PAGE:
Archaeologist Michael Farley will be back at the Society meeting on 24 Apr with the talk “Moats, Mottes and Castles” about the history of conflict and defence in Medieval Buckinghamshire.
The previous talk “Saxon Buckinghamshire”, which he gave on 24 Feb 2016, was very well received by members. Here is the report from the Society Newsletter:
Peter Borrows reports on a fascinating talk by the retired County Archaeologist.
“If anyone lies with a maiden belonging to the king, he shall pay 50 shillings compensation …”
The king in question was Æthelberht, King of Kent (ca. 602), so Mike Farley, talking on Saxon Buckinghamshire, tried to pass over this slide about the King’s laws quickly. But his audience, on a very cold night, would have none of it. Mike, now retired, was formerly the Buckinghamshire County Council archaeologist; he knew his stuff and made it fascinating.
Fifty years ago almost all our knowledge about the Saxon period came from texts – the Venerable Bede, the Anglo-Saxon Chronicles, and various legal documents such as that quoted above. Unfortunately only one such early document makes any reference to Buckinghamshire:
“… in 571, Cuthwulf took four settlements – Limbury, Aylesbury, Benson and Eynsham …”
Such sources are not always reliable; the Domesday Book records 200 churches in Kent but only 7 in Buckinghamshire, which seems improbable. Sometimes place names give evidence of Saxon occupation, eg Dinton derives from Din (a personal name) and ton, a Saxon settlement and Taplow comes from Tæppa (another personal name) and low, a mound. This is apt because his barrow (burial mound) is still easily visible in the grounds of Taplow Court. It was excavated in the 19th century and the drinking horns, glass vessels and other artefacts found there can now be seen at the British Museum.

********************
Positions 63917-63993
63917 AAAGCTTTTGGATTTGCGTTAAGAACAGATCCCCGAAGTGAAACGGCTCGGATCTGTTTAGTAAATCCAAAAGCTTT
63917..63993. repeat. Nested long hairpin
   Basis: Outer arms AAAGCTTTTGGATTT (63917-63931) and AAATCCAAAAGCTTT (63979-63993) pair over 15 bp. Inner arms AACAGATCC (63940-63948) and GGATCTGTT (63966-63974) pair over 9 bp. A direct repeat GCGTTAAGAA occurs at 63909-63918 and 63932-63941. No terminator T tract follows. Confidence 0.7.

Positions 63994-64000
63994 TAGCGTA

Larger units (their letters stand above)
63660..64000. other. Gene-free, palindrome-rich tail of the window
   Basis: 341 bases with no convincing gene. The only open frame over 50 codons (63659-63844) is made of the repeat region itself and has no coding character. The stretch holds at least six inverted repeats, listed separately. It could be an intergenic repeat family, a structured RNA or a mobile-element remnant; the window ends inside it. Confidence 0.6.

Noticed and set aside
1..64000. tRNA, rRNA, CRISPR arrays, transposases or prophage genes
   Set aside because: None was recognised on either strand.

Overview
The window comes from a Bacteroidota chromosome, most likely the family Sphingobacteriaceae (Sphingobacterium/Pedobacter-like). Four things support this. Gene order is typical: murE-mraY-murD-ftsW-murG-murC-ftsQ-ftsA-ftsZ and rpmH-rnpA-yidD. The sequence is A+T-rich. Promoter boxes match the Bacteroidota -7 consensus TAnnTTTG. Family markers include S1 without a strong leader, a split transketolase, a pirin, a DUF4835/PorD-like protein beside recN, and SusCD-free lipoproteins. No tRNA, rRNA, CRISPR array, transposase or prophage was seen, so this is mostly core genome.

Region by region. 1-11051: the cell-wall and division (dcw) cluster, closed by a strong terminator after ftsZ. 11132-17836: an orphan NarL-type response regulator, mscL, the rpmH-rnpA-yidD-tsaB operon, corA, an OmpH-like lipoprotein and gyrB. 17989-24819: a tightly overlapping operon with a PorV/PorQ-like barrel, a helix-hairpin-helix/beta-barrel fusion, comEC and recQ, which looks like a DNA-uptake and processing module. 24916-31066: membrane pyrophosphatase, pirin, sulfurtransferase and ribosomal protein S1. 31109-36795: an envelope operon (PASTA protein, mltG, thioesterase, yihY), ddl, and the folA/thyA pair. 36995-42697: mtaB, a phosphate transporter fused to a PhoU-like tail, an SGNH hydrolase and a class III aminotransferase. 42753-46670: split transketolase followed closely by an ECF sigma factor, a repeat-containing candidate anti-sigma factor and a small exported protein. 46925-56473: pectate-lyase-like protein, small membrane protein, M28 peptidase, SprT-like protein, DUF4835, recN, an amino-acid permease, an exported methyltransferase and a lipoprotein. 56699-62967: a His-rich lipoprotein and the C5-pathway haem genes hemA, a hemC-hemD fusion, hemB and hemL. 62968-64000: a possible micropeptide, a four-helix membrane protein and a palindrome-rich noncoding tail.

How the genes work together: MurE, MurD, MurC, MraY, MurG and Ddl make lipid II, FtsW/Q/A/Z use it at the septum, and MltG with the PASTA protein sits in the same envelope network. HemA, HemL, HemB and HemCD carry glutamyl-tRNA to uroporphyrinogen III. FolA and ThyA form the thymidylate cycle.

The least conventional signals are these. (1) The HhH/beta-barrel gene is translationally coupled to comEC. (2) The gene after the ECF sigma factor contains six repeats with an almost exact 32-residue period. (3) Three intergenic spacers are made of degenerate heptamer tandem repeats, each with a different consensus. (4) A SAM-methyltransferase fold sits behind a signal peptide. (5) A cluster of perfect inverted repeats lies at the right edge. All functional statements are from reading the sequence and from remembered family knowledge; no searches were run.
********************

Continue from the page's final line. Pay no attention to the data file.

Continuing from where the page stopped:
In recent years the situation has been transformed by extensive archaeological fieldwork. Even so, this has been limited by the underlying geology so that there is very little evidence from the Chilterns, unlike the Vale of Aylesbury. We lie in a gap between the East and West Saxons. Later conquered by the Mercians, there had been speculation that the land was so poor that the Saxon invaders left it to the indigenous Celts.
Most archaeological work these days takes place on green field sites before development – Milton Keynes, for example. The developer pays. Excavations there have so far found about 80 burials, including a ‘thread box’ with a runic inscription. Archaeological work along the line of HS2, if it is built, will cost millions of pounds because in addition to all the as yet unknown sites, the route crosses the Iron Age Grim’s Ditch, Roman Fleet Marston and the abandoned Saxon village of Stoke Mandeville. The latter probably has about 400 burials and with modern techniques for DNA analysis could yield huge amounts of information, unprecedented for this period.
One of the consequences of the arrival of Christianity in England was that the practice of burying the dead with grave goods – weapons, jewels, etc – ceased, leaving much less for the archaeologists to find and date. A map showing the location of finds from the Saxon period is misleading because most are in open countryside (or newly built-on areas) – it is difficult to excavate in the middle of existing villages! However, hedges (as at Monks Risborough) and ridge and furrow marks in fields in various places suggest that village layouts had been formalised by the 10th century. Excavations at Walton (Aylesbury) have uncovered a grinding stone, needles and weights used in weaving. Post holes from two types of houses have been discovered – small ones, built like an A-frame with a ridge pole, about 14 ft x 8 ft, and larger ones more like Beowulf’s ‘hall’. At Westbury remains of a Saxon wooden ladder have been found. And from Amersham? Not much – yet. From Mantles Green Farm, some glass, some human bones – perhaps indicating a cemetery. There was a mint at Buckingham – pennies have been found dating from 917. In 2014 a huge hoard of 5 252 silver coins was found at Lenborough. Most of these date from the reigns of Æthelred and Cnut.
The Aylesbury Museum has launched an appeal to try to purchase the coins. If everybody who was at Mike Farley’s stimulating talk were to contribute £20 to the appeal, that would raise about £1000; if all members of our Society did so, it would raise £10 000. Now that would be a fine tribute to Mike Farley’s talk.
May 2016 Newsletter